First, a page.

Stock index futures were higher on Tuesday after better-than-expected results from Alcoa Inc and CSX Corp gave a promising start to the earnings season.

Alcoa, the first Dow component to report, posted second-quarter earnings that beat expectations late on Monday, raising hopes of similarly strong results for other companies this season. Rail company CSX also posted a higher-than-expected profit.

Alcoa shares were up 4.5 percent to $11.36 in premarket trading while CSX closed Monday at $52.46.

Alcoa got the season off to a positive start, suggesting that earnings could be better than the market had been indicating, said Rick Meckler, president of LivertyView Capital Management in New York.

Investors have been eagerly awaiting the season for confirmation that a recent rally was justified. Last week, the S&P posted its strongest week of the year, rising more than 5 percent.

Caution had prevailed in the market on Monday ahead of the Alcoa's and CSX's results, with stocks closing slightly higher in light trade.

The season continues in full force, with bellwether Intel Corp scheduled for release after the market closes, and JPMorgan Chase & Co and General Electric Co on tap for later this week.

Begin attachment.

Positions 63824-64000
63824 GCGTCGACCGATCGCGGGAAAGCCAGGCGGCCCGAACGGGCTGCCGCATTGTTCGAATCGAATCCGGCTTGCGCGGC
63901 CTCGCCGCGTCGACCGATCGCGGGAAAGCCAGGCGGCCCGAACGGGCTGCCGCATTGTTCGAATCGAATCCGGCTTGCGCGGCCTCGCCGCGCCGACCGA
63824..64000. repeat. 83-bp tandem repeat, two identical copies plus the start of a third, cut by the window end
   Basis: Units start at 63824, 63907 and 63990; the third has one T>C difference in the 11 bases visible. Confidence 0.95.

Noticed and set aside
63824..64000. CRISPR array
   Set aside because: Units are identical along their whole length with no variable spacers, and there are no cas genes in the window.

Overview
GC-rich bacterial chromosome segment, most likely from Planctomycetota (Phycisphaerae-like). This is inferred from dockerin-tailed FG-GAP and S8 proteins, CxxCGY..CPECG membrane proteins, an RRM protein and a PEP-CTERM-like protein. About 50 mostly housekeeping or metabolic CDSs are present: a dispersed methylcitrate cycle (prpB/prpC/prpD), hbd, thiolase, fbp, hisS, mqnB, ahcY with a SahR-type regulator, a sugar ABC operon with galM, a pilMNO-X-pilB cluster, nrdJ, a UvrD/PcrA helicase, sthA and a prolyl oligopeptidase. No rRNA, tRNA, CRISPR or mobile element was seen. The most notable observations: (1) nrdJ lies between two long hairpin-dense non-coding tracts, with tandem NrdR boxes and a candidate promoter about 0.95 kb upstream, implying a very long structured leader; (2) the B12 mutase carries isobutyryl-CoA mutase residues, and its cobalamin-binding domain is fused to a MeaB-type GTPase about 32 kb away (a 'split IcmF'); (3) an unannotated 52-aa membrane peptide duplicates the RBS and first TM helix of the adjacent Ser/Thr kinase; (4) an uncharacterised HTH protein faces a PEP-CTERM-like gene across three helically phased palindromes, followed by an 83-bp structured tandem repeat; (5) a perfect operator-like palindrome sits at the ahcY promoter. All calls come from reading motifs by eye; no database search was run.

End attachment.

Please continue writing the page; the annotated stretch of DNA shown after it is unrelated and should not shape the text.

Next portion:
Alcoa shifted the tone of the market dramatically from cautious to optimistic, but if there's a disappointment in Intel's results that could derail at least the large-cap tech space, said Peter Kenny, managing director at Knight Equity Markets in Jersey City, New Jersey.

Kenny added that he felt a disappointing report from Intel was very unlikely.

S&P 500 futures rose 8.5 points and were above fair value, a formula that evaluates pricing by taking into account interest rates, dividends and time to expiration on the contract. Dow Jones industrial average futures gained 64 points, and Nasdaq 100 futures were up 15.5 points.

Concerns persisted about the euro-zone region after ratings agency Moody's Investor Service cut its rating on Portugal by two notches to A1. Market reaction was relatively muted, though, as rival agency S&P already had cut Portugal's rating by two notches in April.

Everyone expects further volatility in the euro zone region, but now that we have concrete data in the form of earnings, this shouldn't drive the market, Meckler said.

Economic data scheduled for Tuesday includes the U.S. Commerce Department figures for international trade at 8:30 a.m. EDT (1230 GMT) and the monthly federal budget data at 2 p.m. (1800 GMT).

U.S.-listed shares of BP Plc rose 1.8 percent to $37.42 in premarket trading as it prepared to try and seal off its runaway well with a new cap that it says could finally arrest the flow of oil spewing from the floor of the Gulf of Mexico.

The board of American International Group Inc is set to meet this week to consider the future of its AIA unit, with a public float seen as the most likely outcome, sources said on Tuesday. Its shares closed at $35.57 on Monday.

In other stock markets, Europe's pan-European FTSEurofirst 300 <.FTEU3> index of leading shares was up 1.7 percent and was on track to close higher for the sixth straight day. In Asia, equities were pressured by reports that China will not relax tougher property measures anytime soon, a move which touched a nerve among investors who are already sensitive to how much China's economy is slowing.